John Laird, Lord Laird, who has died aged 74, was pitched into a political career as the youngest MP at Stormont in 1970, at the age of 26. His father, Norman, the Ulster Unionist MP for St Anne’s, Belfast, died in April that year and John won the seat in the consequent byelection. He was catapulted out of politics in 2013 after being caught by reporters from the BBC Panorama programme, the Telegraph and the Sunday Times, offering to lobby for cash.
He referred himself to the House of Lords’ standards committee, which suspended him for four months. He then resigned the Ulster Unionist party (UUP) whip at the demand of the party leader, Mike Nesbitt, after Nesbitt watched recordings of meetings with the fake lobbyists – undercover reporters who had trapped Laird – which he found “not edifying”. Laird returned to the Lords in 2014 but under a strict injunction from the UUP to rein in his behaviour. He had previously used Lords’ privilege repeatedly to name those he claimed were IRA killers, criticised Ireland for failing to support Ulster Scots, and in 2008/09 had claimed £73,000 in expenses, which made him the most expensive peer that year.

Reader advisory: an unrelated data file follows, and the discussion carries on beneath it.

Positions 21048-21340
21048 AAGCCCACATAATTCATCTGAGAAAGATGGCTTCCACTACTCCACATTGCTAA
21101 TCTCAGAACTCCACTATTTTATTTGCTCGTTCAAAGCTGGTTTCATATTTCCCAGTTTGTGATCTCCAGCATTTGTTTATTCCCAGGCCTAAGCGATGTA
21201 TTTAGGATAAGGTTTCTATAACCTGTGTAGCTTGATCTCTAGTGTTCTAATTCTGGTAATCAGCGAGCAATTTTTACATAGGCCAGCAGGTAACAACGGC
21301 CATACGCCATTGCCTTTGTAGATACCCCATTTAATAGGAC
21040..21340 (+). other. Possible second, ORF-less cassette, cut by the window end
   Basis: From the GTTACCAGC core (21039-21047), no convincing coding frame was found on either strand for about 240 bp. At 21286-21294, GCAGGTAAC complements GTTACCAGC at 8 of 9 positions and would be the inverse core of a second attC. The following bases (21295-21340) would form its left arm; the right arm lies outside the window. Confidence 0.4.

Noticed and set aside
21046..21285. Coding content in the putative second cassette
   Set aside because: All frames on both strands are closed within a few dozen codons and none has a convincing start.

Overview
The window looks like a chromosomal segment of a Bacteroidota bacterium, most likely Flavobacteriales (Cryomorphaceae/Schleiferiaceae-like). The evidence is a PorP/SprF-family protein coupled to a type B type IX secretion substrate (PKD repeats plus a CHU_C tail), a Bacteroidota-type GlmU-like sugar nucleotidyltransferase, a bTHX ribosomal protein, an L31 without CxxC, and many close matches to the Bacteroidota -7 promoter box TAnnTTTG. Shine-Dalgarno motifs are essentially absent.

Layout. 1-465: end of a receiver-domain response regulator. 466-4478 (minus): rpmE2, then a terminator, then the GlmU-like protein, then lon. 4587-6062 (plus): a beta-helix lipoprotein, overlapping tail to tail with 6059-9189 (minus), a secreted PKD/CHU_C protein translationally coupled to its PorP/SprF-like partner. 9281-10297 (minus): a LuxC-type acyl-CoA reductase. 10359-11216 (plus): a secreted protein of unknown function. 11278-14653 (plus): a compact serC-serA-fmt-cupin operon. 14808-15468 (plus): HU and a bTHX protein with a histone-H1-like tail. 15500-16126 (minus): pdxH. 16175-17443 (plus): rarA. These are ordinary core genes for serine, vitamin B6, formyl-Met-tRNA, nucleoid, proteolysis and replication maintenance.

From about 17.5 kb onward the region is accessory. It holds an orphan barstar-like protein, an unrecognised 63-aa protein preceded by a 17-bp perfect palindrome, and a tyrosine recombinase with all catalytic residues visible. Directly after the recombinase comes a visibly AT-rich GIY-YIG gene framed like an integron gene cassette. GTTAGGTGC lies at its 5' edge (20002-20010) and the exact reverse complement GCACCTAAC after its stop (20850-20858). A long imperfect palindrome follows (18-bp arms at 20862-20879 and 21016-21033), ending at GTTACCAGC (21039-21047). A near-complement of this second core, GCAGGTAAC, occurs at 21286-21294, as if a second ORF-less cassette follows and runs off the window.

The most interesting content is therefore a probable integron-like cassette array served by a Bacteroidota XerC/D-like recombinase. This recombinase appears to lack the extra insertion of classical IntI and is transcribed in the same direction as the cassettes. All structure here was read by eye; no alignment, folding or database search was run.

Son of Norman, a GP, and Margaret, he was born in Belfast into a unionist family. He was educated at the Royal Belfast Academical Institution and then went into banking rather than to university, owing to his dyslexia. He was already chairman of the Young Unionist Council when his father died of a heart attack – Laird found his body – and Unionist grandees offered him the constituency, St Anne’s, which included some of the toughest of Belfast’s loyalist ghettoes. Rioting was breaking out over Unionist government attempts to end discrimination against Catholics.
In 1972, after the UK government suspended the Stormont government, Brian Faulkner, the last Unionist prime minister, triggered Laird’s political involvement with the Ulster Scots heritage of those who were descended, as he was, from the Protestants settled in…